Tokyo Paralympic Games could see record numbers of LGBTQ athletes



That’s more than double the number of athletes who publicly identified as LGBTQ at the Rio 2016 Paralympic Games, according to SB Nation’s Outsports blog, which did a similar tally of LGBTQ participants for the Summer Olympics.

Former Paralympians helped the blog compile the list of LGBTQ athletes competing this month in Tokyo. This year’s contestants include Asya Miller, US gold medalist in goalball, a sport for athletes with visual impairments; hired wheelchair basketball players Laurie Williams and Robyn Love of Team Great Britain; and Edênia Garcia, a Brazilian swimmer with four gold medals.

The Paralympics and the Olympics saw an improvement in the number of LGBTQ athletes this year, according to Outsports. The Tokyo Summer Olympics saw at least 168 LGBTQ athletes, according to the blog’s tally. A number of those athletes – like British diver Tom Daley, Canadian football star Quinn and Brittney Griner of the US women’s basketball team – have won gold medals.

But researchers studying LGBTQ representation in sports previously told CNN that the number of LGBTQ Olympians should have been higher. Less than 2% of the 11,000 Olympians who competed this year identified as LGBTQ, according to the Outsports tally. This lack of representation may be due to a sports culture that still does not welcome queer and trans athletes, said Katie Schweighofer, an assistant faculty member at Dicksinson College who studies inclusion in sport.

Athletes face the stigma of disability and sexuality in sport

Paralympians who identify as LGBTQ still face negative attitudes toward queer and trans people. In a blog post for the International Paralympic Committee, Brazilian swimmer Garcia said she “needs to protect herself from a repertoire of jokes” during training.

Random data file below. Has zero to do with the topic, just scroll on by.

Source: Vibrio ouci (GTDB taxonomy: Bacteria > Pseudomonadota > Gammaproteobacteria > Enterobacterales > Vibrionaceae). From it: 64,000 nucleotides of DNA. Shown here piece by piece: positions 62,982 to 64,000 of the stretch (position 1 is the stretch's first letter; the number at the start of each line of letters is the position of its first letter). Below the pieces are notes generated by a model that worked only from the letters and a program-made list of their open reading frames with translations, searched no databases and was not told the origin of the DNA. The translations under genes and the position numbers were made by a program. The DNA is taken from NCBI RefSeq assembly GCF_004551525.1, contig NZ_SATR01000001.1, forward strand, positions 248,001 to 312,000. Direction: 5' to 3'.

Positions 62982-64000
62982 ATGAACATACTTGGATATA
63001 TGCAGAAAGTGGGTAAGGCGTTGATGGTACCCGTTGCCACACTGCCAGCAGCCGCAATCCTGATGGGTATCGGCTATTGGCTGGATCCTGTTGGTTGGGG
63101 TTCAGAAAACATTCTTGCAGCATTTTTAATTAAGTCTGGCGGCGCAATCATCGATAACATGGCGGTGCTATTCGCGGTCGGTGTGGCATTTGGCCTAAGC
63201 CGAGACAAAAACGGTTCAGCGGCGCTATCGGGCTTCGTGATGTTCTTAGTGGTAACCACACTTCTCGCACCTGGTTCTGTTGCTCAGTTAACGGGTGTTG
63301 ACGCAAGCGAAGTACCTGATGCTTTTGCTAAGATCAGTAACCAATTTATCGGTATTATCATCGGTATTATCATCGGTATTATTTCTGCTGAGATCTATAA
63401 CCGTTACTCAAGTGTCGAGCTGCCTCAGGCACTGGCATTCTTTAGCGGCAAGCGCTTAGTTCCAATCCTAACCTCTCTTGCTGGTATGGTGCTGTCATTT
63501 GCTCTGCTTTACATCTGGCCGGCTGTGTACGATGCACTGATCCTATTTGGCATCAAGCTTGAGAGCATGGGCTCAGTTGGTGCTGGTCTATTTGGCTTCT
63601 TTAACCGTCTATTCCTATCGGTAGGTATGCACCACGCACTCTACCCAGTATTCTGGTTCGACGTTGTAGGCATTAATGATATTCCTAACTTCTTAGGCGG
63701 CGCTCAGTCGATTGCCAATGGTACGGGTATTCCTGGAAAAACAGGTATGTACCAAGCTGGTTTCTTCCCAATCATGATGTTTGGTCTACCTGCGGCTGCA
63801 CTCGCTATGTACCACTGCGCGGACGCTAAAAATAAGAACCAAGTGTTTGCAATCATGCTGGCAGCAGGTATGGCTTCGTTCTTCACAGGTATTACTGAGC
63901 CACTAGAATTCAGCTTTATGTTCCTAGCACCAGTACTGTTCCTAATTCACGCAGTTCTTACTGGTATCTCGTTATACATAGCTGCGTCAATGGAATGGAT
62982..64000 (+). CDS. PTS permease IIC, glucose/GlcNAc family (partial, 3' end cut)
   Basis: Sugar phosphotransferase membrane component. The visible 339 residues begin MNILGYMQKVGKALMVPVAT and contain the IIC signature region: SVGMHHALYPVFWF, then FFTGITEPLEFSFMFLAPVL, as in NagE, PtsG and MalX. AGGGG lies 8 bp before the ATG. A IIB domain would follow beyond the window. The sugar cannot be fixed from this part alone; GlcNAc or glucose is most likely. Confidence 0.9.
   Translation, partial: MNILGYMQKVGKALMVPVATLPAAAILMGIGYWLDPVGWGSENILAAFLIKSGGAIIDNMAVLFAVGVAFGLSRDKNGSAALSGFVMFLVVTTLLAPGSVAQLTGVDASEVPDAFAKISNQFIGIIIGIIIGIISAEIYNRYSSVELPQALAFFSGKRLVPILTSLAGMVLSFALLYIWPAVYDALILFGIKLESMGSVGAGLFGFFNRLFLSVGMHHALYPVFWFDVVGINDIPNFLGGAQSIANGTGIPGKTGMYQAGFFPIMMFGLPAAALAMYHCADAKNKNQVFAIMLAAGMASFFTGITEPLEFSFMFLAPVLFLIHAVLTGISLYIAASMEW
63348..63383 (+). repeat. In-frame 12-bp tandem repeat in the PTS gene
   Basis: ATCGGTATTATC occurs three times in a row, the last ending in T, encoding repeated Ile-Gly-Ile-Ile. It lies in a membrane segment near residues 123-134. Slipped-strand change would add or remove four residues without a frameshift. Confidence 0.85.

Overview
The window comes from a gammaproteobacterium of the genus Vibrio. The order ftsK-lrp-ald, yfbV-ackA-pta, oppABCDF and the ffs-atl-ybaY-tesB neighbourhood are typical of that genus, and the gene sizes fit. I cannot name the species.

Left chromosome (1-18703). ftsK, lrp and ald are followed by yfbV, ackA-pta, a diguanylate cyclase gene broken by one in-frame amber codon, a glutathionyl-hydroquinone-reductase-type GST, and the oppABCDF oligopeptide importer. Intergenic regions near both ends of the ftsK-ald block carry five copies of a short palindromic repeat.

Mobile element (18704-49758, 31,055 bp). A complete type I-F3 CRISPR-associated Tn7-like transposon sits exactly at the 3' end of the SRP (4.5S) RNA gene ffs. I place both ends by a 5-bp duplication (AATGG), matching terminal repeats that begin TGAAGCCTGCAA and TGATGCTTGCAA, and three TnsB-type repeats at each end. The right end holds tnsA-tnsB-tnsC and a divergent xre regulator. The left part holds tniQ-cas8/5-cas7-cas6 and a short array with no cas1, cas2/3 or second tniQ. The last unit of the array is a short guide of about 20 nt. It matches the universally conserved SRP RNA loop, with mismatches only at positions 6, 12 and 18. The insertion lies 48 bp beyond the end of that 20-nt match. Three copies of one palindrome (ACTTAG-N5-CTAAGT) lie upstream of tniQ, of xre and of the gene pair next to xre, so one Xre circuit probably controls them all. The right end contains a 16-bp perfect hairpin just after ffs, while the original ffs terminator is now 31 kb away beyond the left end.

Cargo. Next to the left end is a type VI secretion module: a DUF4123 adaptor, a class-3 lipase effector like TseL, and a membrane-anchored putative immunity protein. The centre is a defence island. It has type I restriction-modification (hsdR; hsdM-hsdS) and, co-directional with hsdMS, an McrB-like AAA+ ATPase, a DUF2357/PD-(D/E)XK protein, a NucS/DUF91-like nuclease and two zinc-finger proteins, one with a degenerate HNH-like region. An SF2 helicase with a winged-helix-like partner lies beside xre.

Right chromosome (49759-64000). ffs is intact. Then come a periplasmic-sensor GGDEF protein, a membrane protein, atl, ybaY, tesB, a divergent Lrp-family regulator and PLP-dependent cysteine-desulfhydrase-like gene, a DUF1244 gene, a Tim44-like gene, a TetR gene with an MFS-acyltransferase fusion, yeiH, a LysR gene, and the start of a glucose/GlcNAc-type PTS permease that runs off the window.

“Being a lesbian and a person with a disability is a double challenge because you carry the stigma of being invisible,” Garcia said in the blog.

But competing in front of an international audience can also inspire change. Lee Pearson, dressage champion and the British team’s first gay Paralympic gold medalist, was elected his team’s flag bearer in Rio in 2016. The honor moved him, he told the BBC in February.
Great Britain's para-equestrian dressage athlete Lee Pearson with his late horse, Gentleman.

“It wasn’t about me, it was the message we sent to other countries,” he said. “I hope this sent a message to other nations where sexual diversity is oppressed and still not accepted and where sometimes you can even be put to death.”

Williams and Love of Team Great Britain have been teammates since 2015 and got engaged in 2020. Competing in the Paralympics together “did [their] strong relationship, ”Love wrote in an Instagram post in July.
Williams and Love will compete in women’s wheelchair basketball starting Wednesday. In an interview last year, Love said she hoped to inspire young people to go out not by doing “extreme things” but by being herself – although winning a gold probably wouldn’t hurt. no more.


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